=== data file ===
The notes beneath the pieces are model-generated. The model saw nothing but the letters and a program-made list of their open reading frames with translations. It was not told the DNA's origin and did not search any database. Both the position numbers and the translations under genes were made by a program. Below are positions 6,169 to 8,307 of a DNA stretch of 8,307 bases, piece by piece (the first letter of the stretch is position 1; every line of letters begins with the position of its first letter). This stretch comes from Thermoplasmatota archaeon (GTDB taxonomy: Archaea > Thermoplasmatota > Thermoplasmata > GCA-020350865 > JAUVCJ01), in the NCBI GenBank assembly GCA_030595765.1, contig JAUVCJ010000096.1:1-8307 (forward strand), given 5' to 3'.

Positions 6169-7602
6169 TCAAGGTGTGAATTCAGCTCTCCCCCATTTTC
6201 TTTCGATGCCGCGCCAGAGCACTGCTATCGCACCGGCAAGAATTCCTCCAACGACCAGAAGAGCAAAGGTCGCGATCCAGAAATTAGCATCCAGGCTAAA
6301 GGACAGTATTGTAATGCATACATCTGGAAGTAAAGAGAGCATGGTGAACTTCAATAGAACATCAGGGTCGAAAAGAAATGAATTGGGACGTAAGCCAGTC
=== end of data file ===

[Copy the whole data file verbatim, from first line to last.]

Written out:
The notes beneath the pieces are model-generated. The model saw nothing but the letters and a program-made list of their open reading frames with translations. It was not told the DNA's origin and did not search any database. Both the position numbers and the translations under genes were made by a program. Below are positions 6,169 to 8,307 of a DNA stretch of 8,307 bases, piece by piece (the first letter of the stretch is position 1; every line of letters begins with the position of its first letter). This stretch comes from Thermoplasmatota archaeon (GTDB taxonomy: Archaea > Thermoplasmatota > Thermoplasmata > GCA-020350865 > JAUVCJ01), in the NCBI GenBank assembly GCA_030595765.1, contig JAUVCJ010000096.1:1-8307 (forward strand), given 5' to 3'.

Positions 6169-7602
6169 TCAAGGTGTGAATTCAGCTCTCCCCCATTTTC
6201 TTTCGATGCCGCGCCAGAGCACTGCTATCGCACCGGCAAGAATTCCTCCAACGACCAGAAGAGCAAAGGTCGCGATCCAGAAATTAGCATCCAGGCTAAA
6301 GGACAGTATTGTAATGCATACATCTGGAAGTAAAGAGAGCATGGTGAACTTCAATAGAACATCAGGGTCGAAAAGAAATGAATTGGGACGTAAGCCAGTC